Sam Mills – Wikipedia

American football player and coach (1959–2005)

Sam Mills
Position: Linebacker
Born: (1959-06-03)June 3, 1959
Neptune City, New Jersey
Died: April 18, 2005(2005-04-18) (aged 45)
Charlotte, North Carolina
Height: 5 ft 9 in (1.75 m)
Weight: 232 lb (105 kg)
High school: Long Branch (NJ)
College: Montclair State
Undrafted: 1981
 * Offseason and/or practice squad member only
Tackles: 1,319
Sacks: 20.5
Interceptions: 11
Defensive touchdowns: 4
Player stats at · PFR

Samuel Davis Mills Jr. (June 3, 1959 – April 18, 2005) was an American football linebacker who played twelve seasons in the National Football League (NFL) for the New Orleans Saints and Carolina Panthers.[1] He also played for three seasons in the United States Football League (USFL) with the Philadelphia/Baltimore Stars and won two championships (1984, 1985). He will be inducted into the Pro Football Hall of Fame in 2022.[2][3]

Early life[edit]

Sam Mills was born in Neptune City, New Jersey.[4] While growing up in Long Branch, New Jersey, he loved to tag along with his older brother and play pickup football games with the bigger boys.[1] Mills attended high school at Long Branch High School, where he was a standout football player and wrestler. In 1976 and 1977, Mills won District Championships at Long Branch as a wrestler. Long Branch High School honors him to this day by hanging his high school jersey and his NFL jersey in the school gym. Although considered a great athlete in high school, Mills’ 5’9″ frame did not interest college scouts. Even though Mills was only 5’9 3/4, since he was so close to 5’10, that’s what he originally went by.[1]

Playing career[edit]

Montclair State University[edit]

Mills attended college at Montclair State College (now known as Montclair State University)[1] and made the football squad as a walk-on. Mills played for Montclair State from 1977-1980 where he is the all-time leader in career tackles with 501, tackles in a season (142), and tackles in a game (22). He was a three-time NJAC First Team All-Star and was named the New Jersey Collegiate Writers Defensive Player of the Year for three straight seasons (1978–1980).

Cleveland Browns and Toronto Argonauts[edit]

Mills signed with the Cleveland Browns as an undrafted free agent in 1981 but was released after the conclusion of preseason.[1] He wore number 41, the one of the two times he didn’t wear number 51, the other being with the Stars. In 1982, Mills signed with the Toronto Argonauts of the Canadian Football League but was released before the season.[5]

Philadelphia/Baltimore Stars[edit]

Fred Hill, who coached Mills at Montclair State, said that many pro scouts loved his tape, but when they heard he was only 5’9″, they lost interest. Conventional wisdom at the time held that middle linebackers had to be at least six feet tall to see over opposing offensive linemen and scan the field. Just like after high school, Mills’ lack of height held him back. After college, his Pop Warner Football coach Thomas Bevacqui Jr. was able to get Mills invited to the Cleveland Browns training camp after meeting with Browns coach Sam Rutigliano. Bevacqui told Rutigliano that Mills was the best linebacker that he had ever seen play the game. While Rutigliano admired Mills, he didn’t think he had the size to play in the NFL and cut him. He then tried out with the Canadian Football League’s Toronto Argonauts but did not make the team. Mills found a job teaching photography and assisting the football coach at East Orange (N.J.) High School.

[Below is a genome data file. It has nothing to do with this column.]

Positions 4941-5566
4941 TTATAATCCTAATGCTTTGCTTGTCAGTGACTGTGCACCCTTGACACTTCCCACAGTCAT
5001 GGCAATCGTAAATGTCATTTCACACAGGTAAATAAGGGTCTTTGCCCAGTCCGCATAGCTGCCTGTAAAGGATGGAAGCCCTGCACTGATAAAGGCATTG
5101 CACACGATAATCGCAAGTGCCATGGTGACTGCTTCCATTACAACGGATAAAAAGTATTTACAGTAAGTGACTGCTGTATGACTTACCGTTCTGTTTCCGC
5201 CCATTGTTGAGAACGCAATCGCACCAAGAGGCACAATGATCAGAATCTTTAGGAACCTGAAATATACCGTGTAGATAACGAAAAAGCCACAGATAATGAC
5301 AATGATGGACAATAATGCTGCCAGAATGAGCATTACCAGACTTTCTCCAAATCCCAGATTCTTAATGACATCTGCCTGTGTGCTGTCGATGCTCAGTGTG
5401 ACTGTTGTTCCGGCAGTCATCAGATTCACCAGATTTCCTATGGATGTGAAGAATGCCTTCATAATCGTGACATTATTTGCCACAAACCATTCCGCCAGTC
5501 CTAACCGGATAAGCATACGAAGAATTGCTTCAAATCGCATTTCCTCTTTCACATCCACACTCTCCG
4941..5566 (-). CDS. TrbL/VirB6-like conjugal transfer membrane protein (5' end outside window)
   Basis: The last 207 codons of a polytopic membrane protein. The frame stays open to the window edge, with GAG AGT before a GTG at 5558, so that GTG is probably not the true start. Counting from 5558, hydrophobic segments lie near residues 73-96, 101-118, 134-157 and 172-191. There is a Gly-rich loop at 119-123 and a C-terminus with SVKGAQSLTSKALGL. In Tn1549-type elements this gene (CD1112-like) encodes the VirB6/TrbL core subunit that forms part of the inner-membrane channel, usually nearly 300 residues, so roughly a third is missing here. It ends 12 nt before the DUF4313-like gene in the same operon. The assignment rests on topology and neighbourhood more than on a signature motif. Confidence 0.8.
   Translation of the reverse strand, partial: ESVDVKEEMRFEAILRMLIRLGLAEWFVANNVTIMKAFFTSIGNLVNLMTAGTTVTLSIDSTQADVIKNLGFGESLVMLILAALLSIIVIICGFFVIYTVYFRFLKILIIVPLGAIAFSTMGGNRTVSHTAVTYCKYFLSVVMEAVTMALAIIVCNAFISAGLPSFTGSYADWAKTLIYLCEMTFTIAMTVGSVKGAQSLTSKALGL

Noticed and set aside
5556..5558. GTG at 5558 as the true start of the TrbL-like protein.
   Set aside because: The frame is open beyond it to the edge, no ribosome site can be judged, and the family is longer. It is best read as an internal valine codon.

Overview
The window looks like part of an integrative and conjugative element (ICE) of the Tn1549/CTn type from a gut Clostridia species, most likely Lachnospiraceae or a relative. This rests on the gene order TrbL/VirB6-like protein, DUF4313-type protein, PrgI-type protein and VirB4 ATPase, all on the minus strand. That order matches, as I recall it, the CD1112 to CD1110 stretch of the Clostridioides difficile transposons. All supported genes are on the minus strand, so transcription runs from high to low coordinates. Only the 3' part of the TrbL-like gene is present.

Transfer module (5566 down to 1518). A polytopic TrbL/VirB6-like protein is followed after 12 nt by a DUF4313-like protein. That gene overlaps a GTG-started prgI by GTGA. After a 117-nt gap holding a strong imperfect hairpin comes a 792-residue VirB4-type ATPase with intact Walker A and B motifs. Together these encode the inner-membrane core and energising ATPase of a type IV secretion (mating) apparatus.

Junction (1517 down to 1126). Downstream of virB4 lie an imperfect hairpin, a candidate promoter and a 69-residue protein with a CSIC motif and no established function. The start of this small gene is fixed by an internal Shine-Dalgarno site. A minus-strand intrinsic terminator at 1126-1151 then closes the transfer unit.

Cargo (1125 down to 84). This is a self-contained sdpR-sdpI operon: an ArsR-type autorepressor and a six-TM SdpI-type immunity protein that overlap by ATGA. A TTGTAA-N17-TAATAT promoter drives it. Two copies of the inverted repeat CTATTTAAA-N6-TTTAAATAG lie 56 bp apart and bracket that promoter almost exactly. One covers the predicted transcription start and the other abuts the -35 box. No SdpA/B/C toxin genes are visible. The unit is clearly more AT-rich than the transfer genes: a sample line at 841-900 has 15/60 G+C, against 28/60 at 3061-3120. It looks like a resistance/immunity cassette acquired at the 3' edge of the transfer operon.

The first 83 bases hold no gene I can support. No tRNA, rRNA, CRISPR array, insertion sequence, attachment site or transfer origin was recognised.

However, Rutigliano still liked what he had seen of Mills in camp. He called an old friend, Carl Peterson, general manager of the Philadelphia Stars of the United States Football League, and suggested that he give Mills a look. Mills made his reputation at the Stars’ first training camp; as Peterson recalled years later, “he just lit it up.” He quickly became known as the “Field Mouse” for his devastating speed; as Peterson put it, “he was a mouse running around a field of elephants, but the elephants wanted nothing to do with him.”[6]

In his three years with the Stars (who moved to Baltimore in 1985), Mills became one of the anchors of the Stars’ feared “Doghouse Defense,” During that time (wearing #54), he became known around the league for both his tenacity on the field and his leadership off it. Mills led the Stars to two USFL championships, was named to three All-USFL teams and is a member of the USFL’s All-Time Team. He has been described as arguably the best defensive player (along with Reggie White) in the short history of the league.[7]

New Orleans Saints[edit]

After the Stars won the 1985 USFL title, their head coach Jim Mora was signed on to coach the New Orleans Saints, and Mills followed his mentor. During his tenure with the Saints, starting in 1986, Mills was an anchor of the defense. He was a member of the vaunted “Dome Patrol,” the stellar linebacking corps that led a ferocious Saints defense in the early 1990s. Mills earned four Pro Bowl appearances with the Saints in 1987, 1988, 1991, and 1992. Mora, who coached 15 seasons in the NFL, called Mills “The best player I ever coached.”[8]